Cultivating a learning-based culture

by Michelle Mantegna

The ability to quickly access information and identify who knows what—and who needs to know what—can mean the difference between life and death in medical situations. To this point, the healthcare industry relies on patient records and charts to track and manage individual care. It’s a holistic approach where no one person is responsible for “knowing” it all. Rather, many hospitals use sophisticated knowledge management systems that capture information from all subject matter experts in one place.

Similarly, in architecture the difference between a successful and unsuccessful design project can be the team’s ability to draw on each other’s experience. Like medicine, our field is comprised of experts, generalists, and everything in between. The design documents we develop are our most common means to capture critical information, but even the best drawing sets can only portray a moment in time. For example, how many different setups must a certain operating room allow for? If the bathroom in a hospital room moves from the headwall to the footwall, how does that affect the patient’s likelihood of falling? The answer to these complex questions requires experienced evaluation across a huge range of criteria, from technical to operational factors. We turn to our experts for help.

At Shepley Bulfinch we are invested in developing people and playing to our individual and shared strengths—fostering a culture of mentorship and leadership. In doing so, we’ve realized how important it is to have a clear knowledge management system and transfer of information that is wide and deep. Spearheaded by Jim Martin, vice president and CIO, several members of the Healthcare Practice Group (HPG) have led an initiative to help systematize, synthesize, and share knowledge within the practice.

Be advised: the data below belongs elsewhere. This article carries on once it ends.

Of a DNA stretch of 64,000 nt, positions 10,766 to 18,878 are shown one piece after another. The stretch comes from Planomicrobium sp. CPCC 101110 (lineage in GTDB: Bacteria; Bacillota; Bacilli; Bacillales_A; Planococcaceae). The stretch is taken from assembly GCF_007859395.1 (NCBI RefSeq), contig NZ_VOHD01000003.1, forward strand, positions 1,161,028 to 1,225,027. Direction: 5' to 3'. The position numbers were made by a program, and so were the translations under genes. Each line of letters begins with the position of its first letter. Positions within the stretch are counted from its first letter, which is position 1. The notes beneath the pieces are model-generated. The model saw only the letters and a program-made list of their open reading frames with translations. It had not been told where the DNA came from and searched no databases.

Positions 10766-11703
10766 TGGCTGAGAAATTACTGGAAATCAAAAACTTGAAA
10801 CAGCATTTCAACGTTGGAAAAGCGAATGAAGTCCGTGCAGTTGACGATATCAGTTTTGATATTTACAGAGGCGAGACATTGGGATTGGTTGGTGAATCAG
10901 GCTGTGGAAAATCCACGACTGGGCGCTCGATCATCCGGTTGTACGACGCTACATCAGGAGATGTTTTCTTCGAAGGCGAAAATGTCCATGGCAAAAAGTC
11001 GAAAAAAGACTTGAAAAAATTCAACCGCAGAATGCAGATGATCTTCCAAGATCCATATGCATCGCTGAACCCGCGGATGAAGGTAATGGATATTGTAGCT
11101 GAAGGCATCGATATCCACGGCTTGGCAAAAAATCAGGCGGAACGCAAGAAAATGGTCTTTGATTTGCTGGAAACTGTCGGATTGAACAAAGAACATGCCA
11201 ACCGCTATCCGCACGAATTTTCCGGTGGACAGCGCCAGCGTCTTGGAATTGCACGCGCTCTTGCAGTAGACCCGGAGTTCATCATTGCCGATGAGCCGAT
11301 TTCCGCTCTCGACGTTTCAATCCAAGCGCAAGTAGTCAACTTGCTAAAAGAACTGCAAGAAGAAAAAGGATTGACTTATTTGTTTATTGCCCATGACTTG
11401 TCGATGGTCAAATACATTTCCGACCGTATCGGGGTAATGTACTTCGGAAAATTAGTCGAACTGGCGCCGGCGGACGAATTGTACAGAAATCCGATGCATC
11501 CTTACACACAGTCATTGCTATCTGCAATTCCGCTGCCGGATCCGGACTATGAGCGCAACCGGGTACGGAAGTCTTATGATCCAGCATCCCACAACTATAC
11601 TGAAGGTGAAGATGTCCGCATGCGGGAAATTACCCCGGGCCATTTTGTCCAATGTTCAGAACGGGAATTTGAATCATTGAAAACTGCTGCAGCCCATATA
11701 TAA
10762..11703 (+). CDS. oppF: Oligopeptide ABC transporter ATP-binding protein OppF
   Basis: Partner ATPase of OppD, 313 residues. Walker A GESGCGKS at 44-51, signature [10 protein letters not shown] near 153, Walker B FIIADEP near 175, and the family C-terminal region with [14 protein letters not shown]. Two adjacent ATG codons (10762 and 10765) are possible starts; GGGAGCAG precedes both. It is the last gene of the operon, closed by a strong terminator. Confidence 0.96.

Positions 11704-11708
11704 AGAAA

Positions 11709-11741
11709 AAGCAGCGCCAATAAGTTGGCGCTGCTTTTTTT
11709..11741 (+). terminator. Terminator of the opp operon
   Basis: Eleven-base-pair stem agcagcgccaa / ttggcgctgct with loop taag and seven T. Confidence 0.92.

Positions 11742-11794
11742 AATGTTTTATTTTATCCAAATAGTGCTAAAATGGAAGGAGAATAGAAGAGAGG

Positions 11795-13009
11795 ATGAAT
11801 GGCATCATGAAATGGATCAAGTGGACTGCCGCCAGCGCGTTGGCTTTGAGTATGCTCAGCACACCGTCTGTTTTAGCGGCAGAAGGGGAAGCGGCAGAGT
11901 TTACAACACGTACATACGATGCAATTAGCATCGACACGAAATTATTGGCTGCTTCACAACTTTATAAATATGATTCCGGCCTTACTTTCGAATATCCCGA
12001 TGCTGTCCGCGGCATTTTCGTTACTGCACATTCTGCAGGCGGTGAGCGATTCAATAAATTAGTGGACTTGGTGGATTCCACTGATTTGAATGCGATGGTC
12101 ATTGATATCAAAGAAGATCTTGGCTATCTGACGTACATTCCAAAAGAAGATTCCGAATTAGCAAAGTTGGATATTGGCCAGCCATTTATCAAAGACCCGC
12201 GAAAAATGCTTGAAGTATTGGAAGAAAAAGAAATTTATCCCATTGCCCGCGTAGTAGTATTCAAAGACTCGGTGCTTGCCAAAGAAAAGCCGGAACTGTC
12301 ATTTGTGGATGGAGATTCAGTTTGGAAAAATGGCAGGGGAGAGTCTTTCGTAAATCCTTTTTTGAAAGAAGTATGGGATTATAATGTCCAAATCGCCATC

Starting with Healthcare Principal Jennifer Aliber, FAIA, FACHA, we conducted a series of leadership interviews to create a set of criteria clearly outlining tasks we do on a regular basis. The collection includes: How to ask “dumb” questionsHow to prepare for a user group meeting, and What to look for in a client walk-through. The goal of these guidelines is to help build firm-wide expertise, consistency, and grow the next generation of leaders in an efficient, easy-to-use system.

To reinforce the tool, HPG has added fun, interactive training including a book club featuring Atul Gawande’s The Checklist Manifesto: How to Get Things Right, and “I Spy” simulation games where photos are flashed on a screen, and viewers use the guidelines to identify items that could be resolved through design. Informal gatherings like these not only create opportunities for team members to further share and exchange information, but also provide the opportunity to exercise skills in a non-threatening, low-risk situation.

Knowledge surfaces through dialog. By building an infrastructure that supports engagement, both our firm and our clients benefit—faster delivery of construction documents, enhanced relationships, ample innovation and creativity, and informed solutions. Just like in medicine, the expert may not always be in the room, but it takes a village to deliver care. The same is true to produce careful design, which is why we’re cultivating a learning-based culture.

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